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Re: Suppliers in Tampa?

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  • Rich Macys
    Here in Tampa we have some really fine sand. If you look around the areas around the bay where there is a lot of runoff it will be so fine that it looks dusty.
    Message 1 of 10 , Jul 30, 2004
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      Here in Tampa we have some really fine sand. If you look around
      the areas around the bay where there is a lot of runoff it will be
      so fine that it looks dusty. My front yard looks like someone dumped
      bags of sugar in the yard after a heavy rain. It washes down through
      the grass and will cause open patches in the yard. Petro Bond is
      probably better for my novice self but with all the sand here I cant
      beat the price of green sand. Im just devising a method for mixing
      the stuff. I think if I get a gear motor from allelectronics.com or
      one of those surplus places it will work pretty good. I can bolt the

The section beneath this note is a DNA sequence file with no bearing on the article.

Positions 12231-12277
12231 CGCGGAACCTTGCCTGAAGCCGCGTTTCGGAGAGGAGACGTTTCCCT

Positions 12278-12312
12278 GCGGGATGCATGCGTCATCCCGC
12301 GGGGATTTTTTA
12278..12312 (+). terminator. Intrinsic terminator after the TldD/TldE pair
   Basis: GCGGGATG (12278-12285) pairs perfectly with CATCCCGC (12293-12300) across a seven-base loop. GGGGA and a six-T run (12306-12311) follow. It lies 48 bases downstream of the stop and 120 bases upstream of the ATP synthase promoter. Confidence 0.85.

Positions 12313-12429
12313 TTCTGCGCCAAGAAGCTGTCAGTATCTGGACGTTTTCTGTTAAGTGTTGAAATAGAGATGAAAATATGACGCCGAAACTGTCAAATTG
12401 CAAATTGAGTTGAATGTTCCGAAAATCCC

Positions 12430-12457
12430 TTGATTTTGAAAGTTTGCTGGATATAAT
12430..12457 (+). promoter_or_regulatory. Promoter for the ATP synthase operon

shaft to the middle of a plastic bucket with a lid and use a couple
      roller blade wheels on the bottom to let them support it.

      Rich



      --- In hobbicast@yahoogroups.com, sandiego@s... wrote:
      > ... no green sand can touch using a good oil bond sand. ....
      >
      >
      > Having been in the non-ferrous foundry business for 20+ years, I'd
      > have to say that neither has an advantage as far as reproducing
      > parts..
      > Green Sand is far easier and less expensive to work with, so it
      was
      > our choice.
      > Petrobond is popular with the less-experienced, but it costs more
      to
      > maintain.
      >
      > I used to get sand for free. I went to the city office here (San
      > Diego) and asked for a permit to clean sidewalks. They were
      amused
      > and thought I was some nut, but gave me a letter of
      authorization.
      > Then I cruised the streets in canyons of ancient sea beds (most of
      > the 20's era city was built around them) looking for places where
      > rrain had eroded the hillsides and deposited silt on the
      sidewalks.
      > I could get 4-5 yards in a couple of hours. Run it through a
      power
      > riddle, temper it up and had the competitors scratching their
      heads.
      >
      > I do the same thing now on a much smaller scale for my home shop.
      > Still can't be beat.
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